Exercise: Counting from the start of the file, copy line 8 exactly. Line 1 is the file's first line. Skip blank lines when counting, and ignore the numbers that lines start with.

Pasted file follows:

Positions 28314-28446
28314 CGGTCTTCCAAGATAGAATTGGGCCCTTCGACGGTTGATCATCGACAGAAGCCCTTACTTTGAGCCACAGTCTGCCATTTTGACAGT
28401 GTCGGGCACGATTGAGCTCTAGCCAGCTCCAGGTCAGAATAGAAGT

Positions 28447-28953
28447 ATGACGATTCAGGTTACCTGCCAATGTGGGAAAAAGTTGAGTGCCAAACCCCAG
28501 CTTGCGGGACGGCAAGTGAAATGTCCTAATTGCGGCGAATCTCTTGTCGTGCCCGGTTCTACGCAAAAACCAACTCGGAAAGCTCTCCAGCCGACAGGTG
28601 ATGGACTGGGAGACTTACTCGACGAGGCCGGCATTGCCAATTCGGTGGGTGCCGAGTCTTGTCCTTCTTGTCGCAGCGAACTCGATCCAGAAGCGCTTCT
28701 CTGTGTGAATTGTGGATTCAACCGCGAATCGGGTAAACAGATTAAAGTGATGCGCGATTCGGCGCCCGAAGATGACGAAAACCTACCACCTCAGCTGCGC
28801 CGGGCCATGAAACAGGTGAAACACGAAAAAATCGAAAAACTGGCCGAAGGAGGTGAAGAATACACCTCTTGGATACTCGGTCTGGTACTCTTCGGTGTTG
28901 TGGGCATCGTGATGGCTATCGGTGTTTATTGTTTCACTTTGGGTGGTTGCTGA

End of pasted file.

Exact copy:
28701 CTGTGTGAATTGTGGATTCAACCGCGAATCGGGTAAACAGATTAAAGTGATGCGCGATTCGGCGCCCGAAGATGACGAAAACCTACCACCTCAGCTGCGC